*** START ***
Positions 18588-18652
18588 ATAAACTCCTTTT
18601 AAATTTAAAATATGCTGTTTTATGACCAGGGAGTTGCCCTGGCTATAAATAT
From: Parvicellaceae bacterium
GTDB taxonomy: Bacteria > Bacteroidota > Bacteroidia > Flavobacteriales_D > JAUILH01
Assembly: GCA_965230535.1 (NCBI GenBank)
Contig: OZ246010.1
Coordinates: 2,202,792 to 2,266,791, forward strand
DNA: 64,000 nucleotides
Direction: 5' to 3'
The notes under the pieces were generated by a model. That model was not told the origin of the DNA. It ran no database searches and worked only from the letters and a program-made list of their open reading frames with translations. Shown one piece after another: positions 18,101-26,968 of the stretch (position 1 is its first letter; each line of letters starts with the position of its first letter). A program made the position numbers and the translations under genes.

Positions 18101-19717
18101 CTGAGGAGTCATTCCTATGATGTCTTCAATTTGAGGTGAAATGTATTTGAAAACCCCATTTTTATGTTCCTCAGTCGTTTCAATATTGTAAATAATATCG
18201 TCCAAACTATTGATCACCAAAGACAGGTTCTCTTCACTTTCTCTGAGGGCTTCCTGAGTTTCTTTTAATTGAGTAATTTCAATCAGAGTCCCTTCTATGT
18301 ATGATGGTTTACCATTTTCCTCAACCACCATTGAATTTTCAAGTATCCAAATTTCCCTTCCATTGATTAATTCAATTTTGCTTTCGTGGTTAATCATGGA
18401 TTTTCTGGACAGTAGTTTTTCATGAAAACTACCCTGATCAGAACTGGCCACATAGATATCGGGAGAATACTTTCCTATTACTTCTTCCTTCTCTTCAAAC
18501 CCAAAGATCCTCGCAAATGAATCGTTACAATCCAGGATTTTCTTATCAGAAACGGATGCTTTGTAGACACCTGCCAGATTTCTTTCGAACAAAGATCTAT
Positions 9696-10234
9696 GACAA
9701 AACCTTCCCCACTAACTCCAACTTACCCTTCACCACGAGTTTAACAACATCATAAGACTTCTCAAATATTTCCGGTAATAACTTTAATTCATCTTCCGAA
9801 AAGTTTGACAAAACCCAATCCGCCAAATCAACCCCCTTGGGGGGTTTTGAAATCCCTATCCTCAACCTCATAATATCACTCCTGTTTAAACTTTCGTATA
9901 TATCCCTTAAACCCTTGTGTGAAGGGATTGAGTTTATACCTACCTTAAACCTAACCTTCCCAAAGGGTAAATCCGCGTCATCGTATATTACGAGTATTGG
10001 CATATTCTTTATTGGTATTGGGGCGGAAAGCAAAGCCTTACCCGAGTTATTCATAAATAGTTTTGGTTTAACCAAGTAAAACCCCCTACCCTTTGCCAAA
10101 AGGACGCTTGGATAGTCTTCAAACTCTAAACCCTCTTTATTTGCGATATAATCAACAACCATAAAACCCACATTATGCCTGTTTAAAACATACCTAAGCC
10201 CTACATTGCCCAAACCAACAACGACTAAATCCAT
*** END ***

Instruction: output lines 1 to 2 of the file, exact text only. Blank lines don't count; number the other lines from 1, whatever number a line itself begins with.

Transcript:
Positions 18588-18652
18588 ATAAACTCCTTTT